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Cassandra Core Concepts

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Cassandra Core Concepts

  1. 1. ©2013 DataStax Confidential. Do not distribute without consent. Jon Haddad, Luke Tillman Technical Evangelists, DataStax @rustyrazorblade, @LukeTillman Cassandra Core Concepts 1
  2. 2. Small Data • 100's of MB to low GB, single user • sed, awk, grep are great • sqlite • Limitations: • bad for multiple concurrent users (file sharing!)
  3. 3. Medium Data • Fits on 1 machine • RDBMS is fine • postgres • mysql • Supports hundreds of concurrent users • ACID makes us feel good • Scales vertically
  4. 4. Can RDBMS work for big data?
  5. 5. Replication: ACID is a lie Client Master Slave replication lag Consistent results? Nope!
  6. 6. Third Normal Form Doesn't Scale • Queries are unpredictable • Users are impatient • Data must be denormalized • If data > memory, you = history • Disk seeks are the worst (SELECT CONCAT(city_name,', ',region) value, latitude, longitude, id, population, ( 3959 * acos( cos( radians($latitude) ) * cos( radians( latitude ) ) * cos( radians( longitude ) - radians($longitude) ) + sin( radians($latitude) ) * sin( radians( latitude ) ) ) ) AS distance, CASE region WHEN '$region' THEN 1 ELSE 0 END AS region_match FROM `cities` $where and foo_count > 5 ORDER BY region_match desc, foo_count desc limit 0, 11) UNION (SELECT CONCAT(city_name,', ',region) value, latitude, longitude, id, population, ( 3959 * acos( cos( radians($latitude) ) * cos( radians( latitude ) ) * cos( radians( longitude ) - radians($longitude) ) + sin( radians($latitude) ) * sin( radians( latitude ) ) ) )
  7. 7. Sharding is a Nightmare • Data is all over the place • No more joins • No more aggregations • Denormalize all the things • Querying secondary indexes requires hitting every shard • Adding shards requires manually moving data • Schema changes
  8. 8. High Availability.. not really • Master failover… who's responsible? • Another moving part… • Bolted on hack • Multi-DC is a mess • Downtime is frequent • Change database settings (innodb buffer pool, etc) • Drive, power supply failures • OS updates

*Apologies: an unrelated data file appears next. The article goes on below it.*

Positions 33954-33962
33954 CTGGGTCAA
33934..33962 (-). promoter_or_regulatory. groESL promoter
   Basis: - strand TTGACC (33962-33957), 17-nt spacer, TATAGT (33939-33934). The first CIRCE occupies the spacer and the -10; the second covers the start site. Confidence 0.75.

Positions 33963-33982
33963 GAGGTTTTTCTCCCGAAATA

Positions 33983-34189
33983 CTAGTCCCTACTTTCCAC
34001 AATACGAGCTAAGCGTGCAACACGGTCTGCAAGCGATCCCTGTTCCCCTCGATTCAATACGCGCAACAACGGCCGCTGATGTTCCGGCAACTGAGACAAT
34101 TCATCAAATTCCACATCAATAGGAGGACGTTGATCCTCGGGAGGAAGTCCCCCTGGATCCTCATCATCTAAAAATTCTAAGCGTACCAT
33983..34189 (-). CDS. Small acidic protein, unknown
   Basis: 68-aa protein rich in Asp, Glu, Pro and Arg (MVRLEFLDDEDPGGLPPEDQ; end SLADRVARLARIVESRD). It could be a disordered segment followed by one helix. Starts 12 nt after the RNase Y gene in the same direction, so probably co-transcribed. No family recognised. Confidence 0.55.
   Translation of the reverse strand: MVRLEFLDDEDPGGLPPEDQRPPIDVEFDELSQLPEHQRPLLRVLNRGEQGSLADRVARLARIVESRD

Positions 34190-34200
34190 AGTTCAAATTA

9. 9. Summary of Failure • Scaling is a pain • ACID is naive at best • You aren't consistent • Re-sharding is a manual process • We're going to denormalize for performance • High availability is complicated, requires additional operational overhead
  10. 10. Lessons Learned • Consistency is not practical • So we give it up • Manual sharding & rebalancing is hard • So let's build in • Every moving part makes systems more complex • So let's simplify our architecture - no more master / slave • Scaling up is expensive • We want commodity hardware • Scatter / gather no good • We denormalize for real time query performance • Goal is to always hit 1 machine
  11. 11. What is Apache Cassandra? • Fast Distributed Database • High Availability • Linear Scalability • Predictable Performance • No SPOF • Multi-DC • Commodity Hardware • Easy to manage operationally • Not a drop in replacement for RDBMS
  12. 12. Hash Ring • No master / slave / replica sets • No config servers, zookeeper • Data is partitioned around the ring • Data is replicated to RF=N servers • All nodes hold data and can answer queries (both reads & writes) • Location of data on ring is determined by partition key
  13. 13. CAP Tradeoffs • Impossible to be both consistent and highly available during a network partition • Latency between data centers also makes consistency impractical • Cassandra chooses Availability & Partition Tolerance over Consistency
  14. 14. Replication • Data is replicated automatically • You pick number of servers • Called “replication factor” or RF • Data is ALWAYS replicated to each replica • If a machine is down, missing data is replayed via hinted handoff
  15. 15. Consistency Levels • Per query consistency • ALL, QUORUM, ONE • How many replicas for query to respond OK
  16. 16. Multi DC • Typical usage: clients write to local DC, replicates async to other DCs • Replication factor per keyspace per datacenter • Datacenters can be physical or logical
  17. 17. Reads & Writes
  18. 18. The Write Path • Writes are written to any node in the cluster (coordinator) • Writes are written to commit log, then to memtable • Every write includes a timestamp • Memtable flushed to disk periodically (sstable) • New memtable is created in memory • Deletes are a special write case, called a “tombstone”
  19. 19. Compaction • sstables are immutable • updates are written to new sstables • eventually we have too many files on disk • Merged through compaction, only latest data is kept based on timestamp sstable sstable sstable sstable
  20. 20. The Read Path • Any server may be queried, it acts as the coordinator • Contacts nodes with the requested key • On each node, data is pulled from SSTables and merged • Consistency< ALL performs read repair in background (read_repair_chance)
  21. 21. What are your options?
  22. 22. Open Source • Latest, bleeding edge features • Monthly releases (tick tock) • File JIRAs • Support via mailing list & IRC • Fix bugs • cassandra.apache.org • Perfect for hacking
  23. 23. DataStax Enterprise • Integrated Multi-DC Search • Integrated Spark for Analytics • Free Startup Program • <3MM rev & <$30M funding • Extended support • Additional QA • Focused on stable releases for enterprise
  24. 24. ©2013 DataStax Confidential. Do not distribute without consent. 25

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